Joshua Ness of Verizon 5G Labs was a keynote speaker at last month’s New York State Innovation Summit at Turning Stone Resort in Verona, New York. He’s an expert in 5G, the fifth generation technology standard for broadband cellular networks, and a leader in helping companies find greater value in communications technology. He’s also helping established businesses leverage emerging technologies, such as edge computing and computer vision, that require greater communications capabilities.
FuzeHub, a co-host of the Innovation Summit, has shared Ness’ keynote address as a YouTube video so that NYS manufacturing and technology companies who missed it can still learn from it. Although many 5G discussions focus on consumer applications, Ness describes the relationship between 5G and Industry 4.0, which is transforming factory floors through interconnectivity, automation, machine learning, and real-time data. “Ultimately,” he says, “we’re trying to drive the Fourth Industrial Revolution”.
Entering the Metaverse
For example, Ness explains how advancements in connectivity capabilities will enable new technologies for the “metaverse”, a term that’s been popularized by Facebook’s Mark Zuckerberg but that refers more broadly to “the idea that we exist in a physical space but can also exist in a digital space.” For manufacturers, the metaverse will include augmented reality (AR), an interactive experience in which real-world objects are enhanced by computer-generated perceptual information.
Whether it’s with their smartphones or connected wearables, manufacturing workers will use AR to do their jobs. In some cases, this will enable workers who lack experience or expertise to perform tasks that once required highly skilled labor. That’s good news for manufacturers who can’t find the workforce talent that they need, but the benefits don’t end there. With “sensorization”, Ness says, companies “can start using sensors to bring in data and combine it with artificial intelligence for better decision making”.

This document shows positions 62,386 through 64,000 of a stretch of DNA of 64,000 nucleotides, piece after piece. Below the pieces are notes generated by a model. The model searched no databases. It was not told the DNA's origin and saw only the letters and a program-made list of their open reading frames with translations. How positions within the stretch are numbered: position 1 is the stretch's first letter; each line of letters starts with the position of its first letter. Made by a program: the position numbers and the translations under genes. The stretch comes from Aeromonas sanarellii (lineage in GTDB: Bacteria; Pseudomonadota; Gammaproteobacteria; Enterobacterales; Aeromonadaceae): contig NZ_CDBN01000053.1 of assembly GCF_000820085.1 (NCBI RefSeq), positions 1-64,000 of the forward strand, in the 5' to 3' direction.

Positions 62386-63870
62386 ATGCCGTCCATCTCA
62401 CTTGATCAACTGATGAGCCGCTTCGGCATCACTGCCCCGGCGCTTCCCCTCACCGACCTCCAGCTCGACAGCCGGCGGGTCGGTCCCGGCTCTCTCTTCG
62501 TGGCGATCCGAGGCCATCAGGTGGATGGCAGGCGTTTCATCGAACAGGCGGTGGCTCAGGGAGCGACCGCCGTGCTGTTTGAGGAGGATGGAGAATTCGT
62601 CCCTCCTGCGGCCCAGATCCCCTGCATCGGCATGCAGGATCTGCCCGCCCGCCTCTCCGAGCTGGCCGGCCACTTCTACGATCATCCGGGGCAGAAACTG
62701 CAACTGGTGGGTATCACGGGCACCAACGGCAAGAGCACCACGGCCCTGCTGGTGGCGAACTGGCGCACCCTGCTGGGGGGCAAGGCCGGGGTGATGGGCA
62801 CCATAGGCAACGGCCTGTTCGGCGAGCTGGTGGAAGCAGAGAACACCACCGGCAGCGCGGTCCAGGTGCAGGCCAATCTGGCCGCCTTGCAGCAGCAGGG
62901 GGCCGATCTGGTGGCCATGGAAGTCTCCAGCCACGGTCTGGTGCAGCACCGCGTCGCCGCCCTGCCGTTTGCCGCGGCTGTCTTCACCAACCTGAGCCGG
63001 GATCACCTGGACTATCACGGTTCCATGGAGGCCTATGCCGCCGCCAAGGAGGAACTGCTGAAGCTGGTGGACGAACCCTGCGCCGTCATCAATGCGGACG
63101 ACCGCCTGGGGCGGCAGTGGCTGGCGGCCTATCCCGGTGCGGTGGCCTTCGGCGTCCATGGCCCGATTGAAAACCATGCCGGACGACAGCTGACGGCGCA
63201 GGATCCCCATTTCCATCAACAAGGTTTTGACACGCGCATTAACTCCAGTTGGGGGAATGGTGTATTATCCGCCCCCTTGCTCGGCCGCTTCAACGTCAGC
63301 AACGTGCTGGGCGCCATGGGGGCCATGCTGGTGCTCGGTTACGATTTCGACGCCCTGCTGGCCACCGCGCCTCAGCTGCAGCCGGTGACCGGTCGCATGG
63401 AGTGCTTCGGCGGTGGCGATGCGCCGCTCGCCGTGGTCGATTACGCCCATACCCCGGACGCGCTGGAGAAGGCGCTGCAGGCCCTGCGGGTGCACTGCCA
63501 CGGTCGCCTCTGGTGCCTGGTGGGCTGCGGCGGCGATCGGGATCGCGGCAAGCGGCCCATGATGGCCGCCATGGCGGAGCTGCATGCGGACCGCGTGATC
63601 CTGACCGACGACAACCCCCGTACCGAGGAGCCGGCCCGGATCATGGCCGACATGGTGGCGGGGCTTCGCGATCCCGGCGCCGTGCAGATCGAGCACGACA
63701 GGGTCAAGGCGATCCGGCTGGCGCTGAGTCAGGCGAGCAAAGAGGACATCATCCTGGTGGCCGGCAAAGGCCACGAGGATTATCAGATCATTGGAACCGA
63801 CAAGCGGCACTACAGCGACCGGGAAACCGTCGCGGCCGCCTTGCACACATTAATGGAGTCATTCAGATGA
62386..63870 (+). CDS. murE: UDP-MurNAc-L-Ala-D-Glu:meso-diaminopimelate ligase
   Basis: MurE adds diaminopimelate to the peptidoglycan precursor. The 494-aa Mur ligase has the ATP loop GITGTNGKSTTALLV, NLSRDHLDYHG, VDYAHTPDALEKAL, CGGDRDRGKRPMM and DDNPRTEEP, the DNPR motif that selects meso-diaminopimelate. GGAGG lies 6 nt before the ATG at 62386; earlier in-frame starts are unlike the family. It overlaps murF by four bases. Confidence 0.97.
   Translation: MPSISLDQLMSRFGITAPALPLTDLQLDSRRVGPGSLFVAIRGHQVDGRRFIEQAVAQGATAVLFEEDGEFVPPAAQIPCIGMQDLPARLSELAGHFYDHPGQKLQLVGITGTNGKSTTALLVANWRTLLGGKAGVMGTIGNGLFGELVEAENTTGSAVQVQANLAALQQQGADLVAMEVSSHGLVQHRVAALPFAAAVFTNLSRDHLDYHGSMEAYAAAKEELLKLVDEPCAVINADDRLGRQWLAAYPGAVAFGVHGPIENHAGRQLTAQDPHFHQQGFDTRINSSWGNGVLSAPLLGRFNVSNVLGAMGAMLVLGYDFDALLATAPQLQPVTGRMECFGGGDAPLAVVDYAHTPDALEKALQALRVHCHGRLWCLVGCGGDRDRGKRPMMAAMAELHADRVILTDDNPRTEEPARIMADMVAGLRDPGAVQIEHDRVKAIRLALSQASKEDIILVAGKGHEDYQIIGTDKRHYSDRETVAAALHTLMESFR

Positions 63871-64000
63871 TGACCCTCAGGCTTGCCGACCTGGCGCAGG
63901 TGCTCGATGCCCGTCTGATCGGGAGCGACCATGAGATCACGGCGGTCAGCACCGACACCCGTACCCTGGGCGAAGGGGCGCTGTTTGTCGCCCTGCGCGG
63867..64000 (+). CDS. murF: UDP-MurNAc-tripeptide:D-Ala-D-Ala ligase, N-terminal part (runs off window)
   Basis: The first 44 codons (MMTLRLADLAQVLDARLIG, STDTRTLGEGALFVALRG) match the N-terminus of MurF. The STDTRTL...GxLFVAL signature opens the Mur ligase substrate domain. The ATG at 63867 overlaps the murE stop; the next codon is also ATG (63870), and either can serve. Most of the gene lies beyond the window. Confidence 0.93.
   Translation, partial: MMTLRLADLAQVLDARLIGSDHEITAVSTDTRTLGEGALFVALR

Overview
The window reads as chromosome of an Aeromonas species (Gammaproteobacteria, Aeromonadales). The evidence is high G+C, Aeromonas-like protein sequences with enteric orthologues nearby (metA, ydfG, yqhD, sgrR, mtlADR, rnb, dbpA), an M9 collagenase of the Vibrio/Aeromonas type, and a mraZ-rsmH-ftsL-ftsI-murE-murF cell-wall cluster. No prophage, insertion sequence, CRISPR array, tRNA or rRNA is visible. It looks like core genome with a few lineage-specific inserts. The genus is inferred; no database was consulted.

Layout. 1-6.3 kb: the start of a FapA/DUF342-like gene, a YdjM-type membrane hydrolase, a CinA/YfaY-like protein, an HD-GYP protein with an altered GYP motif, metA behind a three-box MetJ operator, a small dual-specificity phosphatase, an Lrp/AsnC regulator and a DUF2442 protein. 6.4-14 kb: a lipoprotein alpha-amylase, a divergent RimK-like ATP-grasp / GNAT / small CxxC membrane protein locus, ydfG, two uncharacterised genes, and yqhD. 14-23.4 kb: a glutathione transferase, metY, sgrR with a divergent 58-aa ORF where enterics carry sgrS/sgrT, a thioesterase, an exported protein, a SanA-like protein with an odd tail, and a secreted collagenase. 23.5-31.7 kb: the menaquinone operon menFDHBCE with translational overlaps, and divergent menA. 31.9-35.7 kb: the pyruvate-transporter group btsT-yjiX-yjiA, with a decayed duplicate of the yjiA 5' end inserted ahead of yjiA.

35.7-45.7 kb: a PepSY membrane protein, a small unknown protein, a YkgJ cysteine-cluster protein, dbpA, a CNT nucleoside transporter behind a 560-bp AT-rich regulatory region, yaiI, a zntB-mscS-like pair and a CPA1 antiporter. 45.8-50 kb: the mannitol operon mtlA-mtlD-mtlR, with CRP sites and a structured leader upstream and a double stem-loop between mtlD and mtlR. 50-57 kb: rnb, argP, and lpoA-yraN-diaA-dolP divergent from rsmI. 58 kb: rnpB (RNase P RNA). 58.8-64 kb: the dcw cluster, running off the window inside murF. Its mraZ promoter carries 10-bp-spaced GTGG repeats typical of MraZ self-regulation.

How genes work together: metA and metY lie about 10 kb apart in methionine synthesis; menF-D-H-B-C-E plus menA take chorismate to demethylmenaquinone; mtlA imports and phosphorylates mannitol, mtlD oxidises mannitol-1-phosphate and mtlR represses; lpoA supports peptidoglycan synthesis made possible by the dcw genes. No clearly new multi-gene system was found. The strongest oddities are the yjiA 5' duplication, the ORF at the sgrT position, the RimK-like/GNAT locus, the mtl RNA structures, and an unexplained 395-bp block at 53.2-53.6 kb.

“The metaverse is coming”, Ness adds, and warns that “you will have to adapt because if you don’t, your competitors will.” If that seems remote or far-fetched, consider the fate of plant tours and sales meetings during COVID-19. By making your factory part of the metaverse, your operations manager could appear as a hologram during a virtual tour and your salespeople could demonstrate a machine’s features from a home office – all without paying for airline tickets, mileage, or hotel rooms.
5G is the Foundation
Neither industrial sensors nor augmented reality is new, but 5G technology is needed to enable these advances in a practical sense. In part, that’s because 5G has low latency. Latency, the amount of time it takes for a packet of data to be captured, transmitted, and processed through multiple devices, isn’t mission-critical when you’re waiting for a movie to buffer on your cell phone. With robots and autonomous vehicles, however, high latency could jeopardize manufacturing quality or human safety.
“5G is almost like a layer that things can be built on top of,” Ness explains. That includes multi-access edge computing, which can power advances in artificial intelligence and industrial IoT. “With edge computing,” Ness says, “we can take cloud capabilities and bring them closer” to places like the factory floor. 5G technology can also support so-called dark factories, facilities where the lights can be turned off because their fully automated systems don’t require the presence of workers.
Yet, there will still be a place for people, whether it’s designing robots and automated systems or piloting a forklift from home while sitting on the couch. Manufacturers can provide more robust alternatives to digitized catalogs, too. In addition, Ness predicts that 5G networks will have “big implications” for quality assurance, logistics, and supply chains.
“Everything is changing,” he says, “and it will ripple”.